Spirituality and witchcraft have recently become social media trends, especially on platforms such as Tik Tok. Unfortunately, many people have begun treating these practices as “aesthetics,” and undermine their value with superficiality. For example, these communities are typically associated with crystals, astrology, and the chakras. However, at their roots, spirituality and witchcraft are devoted to emotional healing and the journey to becoming your highest self. Although crystals and astrology are amazing aids in this journey of personal understanding, they need to be accompanied by more difficult forms of self-care for their benefits to be fully realized.
An integral aspect of this personal journey is known as shadow work. Shadow work stems from the concept of the shadow self, originally coined by psychoanalyst Carl Jung to define the dark parts of the subconscious, including negative behavior patterns, anxieties, and self esteem issues. For myself and many others, these are the aspects of my life that for so long I have tried to repress, ignore, and downplay because I thought ignoring these parts of myself would bring me closer to true happiness.
After learning about shadow work, I began to understand that the key to finding happiness and self-fulfillment isn’t to focus only on the positive aspects of life and of yourself. Instead, integrating both the positive and negative aspects of your mind into your self-view can allow you to gain a more complete understanding of who you are deep down, and how to be the best version of yourself.
Coming to terms with the existence of your shadow self can be emotionally draining, and extremely daunting, but its rewards are priceless. Because we often work so hard to avoid thinking about the parts of ourselves we dislike, it can become difficult to even recognize the inner healing which needs to take place. Luckily, shadow work can be done in many ways and adapted as an individualized practice to reveal the parts of ourselves that need attention. For example, journaling and therapy are two of the most popular forms of shadow work.
Journaling as shadow work can differ from typical journaling because rather than writing about whatever you are feeling at a certain time, many shadow work prompts exist which encourage you to think deeply about aspects of your life you may typically ignore. Such prompts may cause you to uncover repressed feelings or trauma, discover the origin of a certain toxic behavior, or even gain insight into why you have the fears and anxieties you do.
Similar discoveries are achieved through therapy, which is why it can also be classified as a form of shadow work. In fact, as a practice, therapy encourages us to confront the uncomfortable aspects of our lives and emotions, which incidentally is the main goal of shadow work. Some people may feel overwhelmed when beginning their shadow work journey, especially if they are doing so on their own. Therefore, therapy provides an extremely beneficial alternative, which allows the experience to be just as personal, but potentially less intimidating.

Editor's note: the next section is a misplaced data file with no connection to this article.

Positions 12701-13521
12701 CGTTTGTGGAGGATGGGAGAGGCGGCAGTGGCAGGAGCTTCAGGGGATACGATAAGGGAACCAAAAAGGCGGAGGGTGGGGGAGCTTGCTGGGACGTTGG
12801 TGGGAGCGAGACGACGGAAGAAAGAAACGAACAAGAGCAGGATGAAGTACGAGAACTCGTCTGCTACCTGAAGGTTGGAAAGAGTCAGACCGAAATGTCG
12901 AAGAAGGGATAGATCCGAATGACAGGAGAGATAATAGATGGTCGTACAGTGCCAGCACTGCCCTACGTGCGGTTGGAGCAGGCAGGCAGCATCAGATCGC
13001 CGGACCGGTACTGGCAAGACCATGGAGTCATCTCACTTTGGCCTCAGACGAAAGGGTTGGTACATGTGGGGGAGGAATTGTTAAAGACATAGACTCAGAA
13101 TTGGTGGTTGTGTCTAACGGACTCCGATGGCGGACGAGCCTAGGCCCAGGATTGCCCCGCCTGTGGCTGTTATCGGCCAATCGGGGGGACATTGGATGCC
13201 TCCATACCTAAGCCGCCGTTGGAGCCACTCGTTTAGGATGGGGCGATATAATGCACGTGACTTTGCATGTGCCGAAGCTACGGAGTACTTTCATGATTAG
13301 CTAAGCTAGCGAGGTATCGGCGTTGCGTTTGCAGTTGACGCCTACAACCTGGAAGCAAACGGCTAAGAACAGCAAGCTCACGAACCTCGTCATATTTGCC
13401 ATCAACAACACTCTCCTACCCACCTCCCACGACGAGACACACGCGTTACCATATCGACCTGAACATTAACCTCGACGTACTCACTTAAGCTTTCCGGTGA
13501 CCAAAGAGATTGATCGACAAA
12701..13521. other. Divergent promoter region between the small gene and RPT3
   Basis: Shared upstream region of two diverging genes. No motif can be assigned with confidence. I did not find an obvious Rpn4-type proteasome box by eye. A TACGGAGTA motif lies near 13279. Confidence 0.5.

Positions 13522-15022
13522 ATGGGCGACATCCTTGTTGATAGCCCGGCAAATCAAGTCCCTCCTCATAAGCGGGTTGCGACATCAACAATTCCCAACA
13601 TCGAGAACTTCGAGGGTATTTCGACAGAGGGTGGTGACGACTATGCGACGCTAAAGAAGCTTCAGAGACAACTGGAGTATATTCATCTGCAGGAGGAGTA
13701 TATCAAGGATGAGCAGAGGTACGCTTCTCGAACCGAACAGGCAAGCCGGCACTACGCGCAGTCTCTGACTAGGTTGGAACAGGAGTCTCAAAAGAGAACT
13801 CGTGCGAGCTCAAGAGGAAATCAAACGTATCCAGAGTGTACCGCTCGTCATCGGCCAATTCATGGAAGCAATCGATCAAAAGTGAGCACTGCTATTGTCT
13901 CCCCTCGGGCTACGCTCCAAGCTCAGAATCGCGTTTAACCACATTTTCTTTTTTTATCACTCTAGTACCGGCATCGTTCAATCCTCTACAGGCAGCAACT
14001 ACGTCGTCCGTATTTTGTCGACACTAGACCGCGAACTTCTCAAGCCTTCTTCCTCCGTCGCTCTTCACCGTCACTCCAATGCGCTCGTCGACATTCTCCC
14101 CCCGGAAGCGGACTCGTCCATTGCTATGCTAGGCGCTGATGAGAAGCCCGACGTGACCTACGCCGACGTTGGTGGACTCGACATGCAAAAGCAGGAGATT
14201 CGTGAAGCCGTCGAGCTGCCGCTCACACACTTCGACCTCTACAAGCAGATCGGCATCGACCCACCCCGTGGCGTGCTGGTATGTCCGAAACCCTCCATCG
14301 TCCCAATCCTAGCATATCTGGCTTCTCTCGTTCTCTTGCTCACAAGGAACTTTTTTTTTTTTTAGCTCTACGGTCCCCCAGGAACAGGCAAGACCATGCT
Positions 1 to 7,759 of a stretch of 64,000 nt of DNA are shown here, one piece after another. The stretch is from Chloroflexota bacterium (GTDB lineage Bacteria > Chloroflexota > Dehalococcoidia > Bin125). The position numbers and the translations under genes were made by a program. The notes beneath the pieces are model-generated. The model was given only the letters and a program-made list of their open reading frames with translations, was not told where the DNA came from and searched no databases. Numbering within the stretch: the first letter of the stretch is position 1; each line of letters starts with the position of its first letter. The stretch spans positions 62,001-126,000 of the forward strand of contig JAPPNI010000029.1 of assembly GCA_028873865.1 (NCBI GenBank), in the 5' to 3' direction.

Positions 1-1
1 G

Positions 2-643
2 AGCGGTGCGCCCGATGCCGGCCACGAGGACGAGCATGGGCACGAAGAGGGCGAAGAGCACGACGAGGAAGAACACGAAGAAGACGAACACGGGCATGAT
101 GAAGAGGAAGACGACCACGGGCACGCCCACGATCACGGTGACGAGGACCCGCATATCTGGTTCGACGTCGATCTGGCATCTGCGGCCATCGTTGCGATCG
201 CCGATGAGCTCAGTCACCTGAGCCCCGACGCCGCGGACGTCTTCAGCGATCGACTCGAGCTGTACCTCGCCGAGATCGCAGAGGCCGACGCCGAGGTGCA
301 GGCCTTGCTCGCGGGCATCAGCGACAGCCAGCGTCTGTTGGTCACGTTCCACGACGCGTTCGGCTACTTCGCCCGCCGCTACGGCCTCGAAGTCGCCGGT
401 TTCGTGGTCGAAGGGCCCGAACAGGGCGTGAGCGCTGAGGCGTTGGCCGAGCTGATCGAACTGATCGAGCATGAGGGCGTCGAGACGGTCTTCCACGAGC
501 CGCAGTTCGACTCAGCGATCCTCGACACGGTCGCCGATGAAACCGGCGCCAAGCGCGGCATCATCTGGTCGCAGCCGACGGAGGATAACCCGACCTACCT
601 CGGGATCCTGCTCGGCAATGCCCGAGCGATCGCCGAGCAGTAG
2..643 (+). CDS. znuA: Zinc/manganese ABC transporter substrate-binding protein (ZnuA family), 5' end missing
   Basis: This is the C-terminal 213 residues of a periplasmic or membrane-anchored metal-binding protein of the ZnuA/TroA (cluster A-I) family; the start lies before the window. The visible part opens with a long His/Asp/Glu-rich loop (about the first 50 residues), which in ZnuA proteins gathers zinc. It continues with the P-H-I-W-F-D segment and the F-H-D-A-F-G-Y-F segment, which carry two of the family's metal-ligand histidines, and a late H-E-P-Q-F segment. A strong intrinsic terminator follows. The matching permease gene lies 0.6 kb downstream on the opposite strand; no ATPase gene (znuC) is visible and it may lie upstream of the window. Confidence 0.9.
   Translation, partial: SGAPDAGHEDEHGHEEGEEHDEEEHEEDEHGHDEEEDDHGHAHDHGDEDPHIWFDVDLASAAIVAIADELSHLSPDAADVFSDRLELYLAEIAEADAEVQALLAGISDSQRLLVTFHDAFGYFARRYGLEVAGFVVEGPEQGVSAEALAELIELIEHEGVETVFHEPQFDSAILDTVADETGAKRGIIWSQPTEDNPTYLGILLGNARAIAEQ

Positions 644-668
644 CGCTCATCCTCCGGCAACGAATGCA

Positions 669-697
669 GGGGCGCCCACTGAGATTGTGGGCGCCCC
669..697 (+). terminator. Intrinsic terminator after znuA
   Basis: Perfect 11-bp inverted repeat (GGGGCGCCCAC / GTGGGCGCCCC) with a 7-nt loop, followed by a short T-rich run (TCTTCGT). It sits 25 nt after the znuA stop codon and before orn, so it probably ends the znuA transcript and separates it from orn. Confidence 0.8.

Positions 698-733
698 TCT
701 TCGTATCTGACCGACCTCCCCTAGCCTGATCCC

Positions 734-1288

By allowing us to directly connect with the experiences which have caused us to develop fears, behaviors, and coping mechanisms, shadow work truly acts as an outlet for complex self- understanding. Many people go through their lives accepting the negative aspects of their identities as fixed, and unable to be changed, or as things they wish to not think about. However, these mindsets are simply another coping mechanism that allows us to distance ourselves from our reality, and remove personal responsibility for our thoughts and behaviors.
Although the popularization of spirituality online has led to many people ignoring the value of such practices, it has also exposed new forms of self-care which are integral to living a fulfilling life. Shadow work allows us to not only understand why we think and behave the way we do, but also teaches us how to work with these parts of ourselves to grow. For example, discovering the origin of a fear or unhealthy behavior can push us to heal the pain that caused it to develop, and allow us to think or behave differently in the future. By breaking this cycle of toxic thinking and actions, shadow work can truly free us from a life of being trapped by our shadow selves, and rather encourage us to use the negative parts of ourselves as tools for growth.
One thought on “An Introduction to Shadow Work”
…shadow work…as Paul Dunbar said, “we wear the mask that grins and smiles, it covers our cheeks and hides our eyes”…relevant during this pandemic. Thanks for sharing the info about “Shadow Work”. I enjoyed it immensely. Please place me on your mailing list. Also, I came here to read Dr. Henderson’s recent publication, which was excellent. Again, thank you and please.